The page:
What to do when you don’t know what to do Isaiah 38

Dr. Jerry A. Collins


Death haunts life waiting to surround and squeeze the last of its breath from the body. But what if, at the very moment death squeezes, life was somehow restored? What would you think? Hezekiah had such an experience and he leaves us his praise to God for such a turnaround in his own death door prospects. This chapter records another lesson on faith for believers of all time. It is faith in the power of the Lord to do what seems to be the impossible. King Hezekiah was in the sickness of death "Thus says the Lord, 'Set your house in order, for you shall die and not live'" (Isaiah 38:1). Apparently some type of infection in his body was killing him. Then Hezekiah turned his face to the wall and prayed to the Lord… And wept bitterly (v 2-3). God heard Hezekiah’s prayer and extended his life by fifteen years (v 5). A cake of figs was applied to the boil for medicinal effect so he could recover (v. 21). For a sign of that promise, the sun went back ten degrees on the sundial in response to Hezekiah’s request (v. 7-8, v. 21; cp. 2 Kings 20:10).


Hezekiah recorded his song of thanksgiving for the answer to prayer of extended life (v. 9-20). The last two verses record what Hezekiah had done for the healing, and what he had asked as a sign (v. 21-22). This is a declarative praise song that would be offered in the Sanctuary, accompanied by a peace offering. It is praise and jubilation in celebration of life, thanks to divine intervention. The point is captured by anyone who has had health restored, especially if dramatically from an apparent life-threatening situation. Of course, people who have had health restored from lesser ailments can also appreciate the blessing of life.


Faced with life threatening prospects believers can pray to God for help 

We may face the threat of pre-mature death 9-12

I said, "In the middle of my life I am to enter the gates of Sheol; I am to be deprived of the rest of my years” (v 10). The king is recalling what he thought when he learned that he might die pre-maturely in the prime of life. This is looking back—he is no longer in danger for this is a praise psalm! As he reasoned through what was happening, perhaps expressing his amazement that he might die, the point is that this is not the death of someone in a ripe old age—it was at the noontime of his life, before he lived out his whole course. His illness came at the prime of life.

I said, "I will not see the Lord, The Lord in the land of the living; I will look on man no more among the inhabitants of the world (v. 11). Convinced he should live and worship God in this life as long as he could, to die and go to the next world was not a wonderful thought, nor a solution to anything. Death was an enemy that God could and should conquer. The expression see the Lord refers to worship in the Sanctuary where he would observe evidence of the Lord’s favor through the praises of Israel. Certainly going to heaven would be perfection and glory; but edifying praise, prayers for intervention, and active participation in God’s spiritual program only work in this life, while we have life. Hezekiah did not want this experience to end early in his own life on earth.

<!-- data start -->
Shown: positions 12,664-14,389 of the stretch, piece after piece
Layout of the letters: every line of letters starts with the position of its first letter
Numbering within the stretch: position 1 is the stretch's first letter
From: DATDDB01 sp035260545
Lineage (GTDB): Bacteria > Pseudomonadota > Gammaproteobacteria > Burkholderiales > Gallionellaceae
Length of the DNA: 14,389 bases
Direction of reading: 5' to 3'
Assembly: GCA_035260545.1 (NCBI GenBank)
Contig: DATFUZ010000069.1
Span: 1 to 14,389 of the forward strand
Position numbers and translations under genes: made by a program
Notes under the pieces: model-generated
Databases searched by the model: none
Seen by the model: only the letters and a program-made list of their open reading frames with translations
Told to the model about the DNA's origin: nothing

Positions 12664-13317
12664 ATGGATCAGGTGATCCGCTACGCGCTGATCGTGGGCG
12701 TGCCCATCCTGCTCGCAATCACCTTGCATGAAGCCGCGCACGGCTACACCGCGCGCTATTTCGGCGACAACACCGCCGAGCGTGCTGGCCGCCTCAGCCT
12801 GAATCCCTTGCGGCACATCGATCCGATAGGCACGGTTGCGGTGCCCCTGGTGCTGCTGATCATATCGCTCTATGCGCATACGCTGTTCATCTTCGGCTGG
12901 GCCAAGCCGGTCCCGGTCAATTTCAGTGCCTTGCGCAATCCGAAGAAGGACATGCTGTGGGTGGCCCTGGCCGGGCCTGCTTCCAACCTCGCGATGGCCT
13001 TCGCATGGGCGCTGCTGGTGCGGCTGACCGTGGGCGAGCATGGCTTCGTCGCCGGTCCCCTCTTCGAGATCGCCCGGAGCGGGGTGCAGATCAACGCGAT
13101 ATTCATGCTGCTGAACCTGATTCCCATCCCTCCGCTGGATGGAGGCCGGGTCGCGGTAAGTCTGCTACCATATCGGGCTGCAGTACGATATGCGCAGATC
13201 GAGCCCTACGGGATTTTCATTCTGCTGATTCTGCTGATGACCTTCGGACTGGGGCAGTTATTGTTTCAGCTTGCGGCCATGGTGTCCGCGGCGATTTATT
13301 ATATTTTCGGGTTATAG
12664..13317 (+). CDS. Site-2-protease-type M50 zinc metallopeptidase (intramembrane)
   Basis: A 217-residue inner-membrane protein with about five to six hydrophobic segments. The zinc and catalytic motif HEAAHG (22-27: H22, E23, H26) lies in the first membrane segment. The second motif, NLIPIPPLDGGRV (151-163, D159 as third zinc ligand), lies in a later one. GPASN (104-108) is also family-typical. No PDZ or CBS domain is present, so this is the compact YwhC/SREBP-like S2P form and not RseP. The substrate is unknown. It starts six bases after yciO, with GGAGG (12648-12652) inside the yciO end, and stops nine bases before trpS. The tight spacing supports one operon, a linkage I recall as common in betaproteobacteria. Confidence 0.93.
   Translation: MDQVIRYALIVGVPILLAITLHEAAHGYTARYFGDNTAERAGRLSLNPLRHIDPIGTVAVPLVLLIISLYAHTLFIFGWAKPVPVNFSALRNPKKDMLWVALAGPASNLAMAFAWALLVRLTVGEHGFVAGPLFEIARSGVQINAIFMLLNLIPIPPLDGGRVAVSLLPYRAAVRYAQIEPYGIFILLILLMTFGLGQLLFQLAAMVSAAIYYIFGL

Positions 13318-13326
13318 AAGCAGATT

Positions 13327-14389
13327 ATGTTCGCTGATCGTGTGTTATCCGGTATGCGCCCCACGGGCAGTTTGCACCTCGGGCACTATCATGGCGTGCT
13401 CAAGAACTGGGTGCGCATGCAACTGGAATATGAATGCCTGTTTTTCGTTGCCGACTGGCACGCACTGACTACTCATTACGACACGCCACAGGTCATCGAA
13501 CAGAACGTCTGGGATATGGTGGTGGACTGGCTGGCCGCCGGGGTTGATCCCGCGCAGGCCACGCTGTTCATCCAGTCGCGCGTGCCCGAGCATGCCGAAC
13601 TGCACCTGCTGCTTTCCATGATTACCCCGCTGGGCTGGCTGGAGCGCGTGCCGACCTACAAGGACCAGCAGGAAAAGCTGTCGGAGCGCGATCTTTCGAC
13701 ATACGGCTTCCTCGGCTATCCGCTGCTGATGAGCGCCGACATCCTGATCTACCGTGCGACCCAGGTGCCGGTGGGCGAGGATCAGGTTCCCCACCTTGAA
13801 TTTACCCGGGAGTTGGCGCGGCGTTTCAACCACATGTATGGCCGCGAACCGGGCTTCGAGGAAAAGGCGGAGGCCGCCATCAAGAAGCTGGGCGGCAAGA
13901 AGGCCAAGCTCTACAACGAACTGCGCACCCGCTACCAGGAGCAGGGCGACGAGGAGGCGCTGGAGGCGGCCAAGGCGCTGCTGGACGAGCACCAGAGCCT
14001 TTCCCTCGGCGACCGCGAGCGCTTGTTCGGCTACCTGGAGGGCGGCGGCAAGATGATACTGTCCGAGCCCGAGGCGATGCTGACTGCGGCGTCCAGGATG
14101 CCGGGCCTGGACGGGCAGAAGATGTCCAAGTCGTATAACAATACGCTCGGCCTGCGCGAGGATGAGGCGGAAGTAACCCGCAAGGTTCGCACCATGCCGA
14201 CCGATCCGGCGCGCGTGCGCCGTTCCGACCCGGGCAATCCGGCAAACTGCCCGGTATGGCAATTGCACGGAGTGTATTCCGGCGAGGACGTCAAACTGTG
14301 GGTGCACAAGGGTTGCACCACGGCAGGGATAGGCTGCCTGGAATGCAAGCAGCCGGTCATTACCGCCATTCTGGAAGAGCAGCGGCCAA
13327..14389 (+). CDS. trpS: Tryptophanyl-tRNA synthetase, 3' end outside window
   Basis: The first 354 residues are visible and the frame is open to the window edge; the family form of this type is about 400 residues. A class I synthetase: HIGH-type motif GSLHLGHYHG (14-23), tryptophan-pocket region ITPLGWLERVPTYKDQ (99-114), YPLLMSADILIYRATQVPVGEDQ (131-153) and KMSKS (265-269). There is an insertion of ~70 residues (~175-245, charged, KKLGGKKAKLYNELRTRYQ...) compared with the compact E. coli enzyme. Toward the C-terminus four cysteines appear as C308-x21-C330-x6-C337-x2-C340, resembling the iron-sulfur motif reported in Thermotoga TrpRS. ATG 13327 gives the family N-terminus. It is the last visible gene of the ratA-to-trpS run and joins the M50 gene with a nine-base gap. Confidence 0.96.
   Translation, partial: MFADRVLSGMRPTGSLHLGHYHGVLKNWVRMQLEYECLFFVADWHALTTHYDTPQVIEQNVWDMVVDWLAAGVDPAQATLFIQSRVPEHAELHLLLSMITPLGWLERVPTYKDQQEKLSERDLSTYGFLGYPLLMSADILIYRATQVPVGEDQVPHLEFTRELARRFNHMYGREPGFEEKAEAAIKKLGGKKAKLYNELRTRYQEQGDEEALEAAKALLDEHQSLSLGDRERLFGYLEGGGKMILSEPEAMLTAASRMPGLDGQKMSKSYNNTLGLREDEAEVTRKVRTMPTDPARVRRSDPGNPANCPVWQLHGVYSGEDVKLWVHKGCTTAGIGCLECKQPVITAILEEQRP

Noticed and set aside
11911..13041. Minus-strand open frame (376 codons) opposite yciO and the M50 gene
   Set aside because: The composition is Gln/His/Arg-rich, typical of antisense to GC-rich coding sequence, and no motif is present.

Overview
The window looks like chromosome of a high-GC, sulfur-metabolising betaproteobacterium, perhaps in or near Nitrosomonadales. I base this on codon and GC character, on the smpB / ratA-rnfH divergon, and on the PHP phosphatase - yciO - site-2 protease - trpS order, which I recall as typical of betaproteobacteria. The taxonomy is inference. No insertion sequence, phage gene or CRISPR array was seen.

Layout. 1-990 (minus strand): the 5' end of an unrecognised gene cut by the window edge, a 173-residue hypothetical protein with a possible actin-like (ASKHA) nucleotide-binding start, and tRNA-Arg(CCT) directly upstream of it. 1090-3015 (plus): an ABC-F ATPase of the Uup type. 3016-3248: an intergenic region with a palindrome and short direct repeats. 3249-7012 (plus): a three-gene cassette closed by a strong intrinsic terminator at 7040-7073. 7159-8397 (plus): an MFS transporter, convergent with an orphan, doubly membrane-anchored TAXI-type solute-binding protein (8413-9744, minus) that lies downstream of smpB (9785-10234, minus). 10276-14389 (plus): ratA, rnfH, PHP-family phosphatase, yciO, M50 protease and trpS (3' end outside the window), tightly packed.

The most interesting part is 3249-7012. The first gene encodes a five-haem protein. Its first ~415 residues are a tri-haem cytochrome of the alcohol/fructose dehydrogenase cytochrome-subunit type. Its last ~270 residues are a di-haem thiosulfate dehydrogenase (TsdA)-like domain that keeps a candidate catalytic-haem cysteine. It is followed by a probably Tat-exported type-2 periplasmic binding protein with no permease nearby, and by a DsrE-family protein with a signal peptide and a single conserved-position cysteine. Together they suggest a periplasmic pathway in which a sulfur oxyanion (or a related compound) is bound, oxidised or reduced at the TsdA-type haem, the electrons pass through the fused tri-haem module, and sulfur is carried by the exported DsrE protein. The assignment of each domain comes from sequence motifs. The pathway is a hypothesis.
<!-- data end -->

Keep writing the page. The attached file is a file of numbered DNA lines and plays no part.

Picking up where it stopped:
Application—We should want to live our lives here on earth. Life is God’s gift to us and it is meant to be lived and enjoyed. Longing for heaven should never be an excuse to abdicate living a responsible God honoring follower of Jesus life here on earth. We will get to heaven soon enough. Paul said but I am hard-pressed from both directions, having the desire to depart and be with Christ, for that is very much better; yet to remain on in the flesh is more necessary for your sake (Philippians 1:23-24). 


"Like a shepherd's tent my dwelling is pulled up and removed from me; As a weaver I rolled up my life. He cuts me off from the loom; From day until night You make an end of me (v. 12). This verse uses two similes of anguish at the brevity of his life. The dwelling is probably his life, or body; like a tent it was being folded up and taken away—imagine Bedouin tents and how easily they are removed. The other image is a weaver. Hezekiah’s life, under this figure, was rolled up and about to be cut off—he had spun his last work. God was bringing him to an early and sudden death.


Believers may pray for divine healing 13-14

"I composed my soul until morning. Like a lion-so He breaks all my bones, from day until night You make an end of me (v. 13). In these two verses Hezekiah recalls how he prayed for God to intervene and spare his life. Hezekiah waited for the Lord to restore him. He composed himself which accompanied his praying. The word morning is comparing the recovery to full health to the dawn of a new day! But it did not come quickly because the Lord was apparently “destroying” him He breaks my bones. My bones are referring to the whole person encased in his boney framework. Like a lion tearing into its prey breaking all the bones pictures his entire body being racked with pain and succumbing to the process of death.

"Like a swallow, like a crane, so I twitter; I moan like a dove; My eyes look wistfully to the heights; O Lord, I am oppressed, be my security (v. 14). His cries and moans of pain are compared to bird’s like a swallow, like a crane, so I twitter; I moan like a dove suggesting he was losing his strength and resolve and could only moan softly like the doleful sound of a dove. To ‘look on the heavens’ or heights is where he hopes as he prays. The praying and the prayer occurred while he was waiting on the Lord. When he prayed he grew tired and exhausted because of his sickness my eyes look wistfully. The eyes are singled out for the whole body because they easily indicate failing health and vigor, both to himself (he cannot see, or cannot keep his eyes open) and to others (who see in his eyes that he is near death). His spirit is failing O Lord, I am oppressed. His prayer is for God to come to his aid be my security. He wants God to pledge to him, or perhaps, to be his pledge, his assurance of life.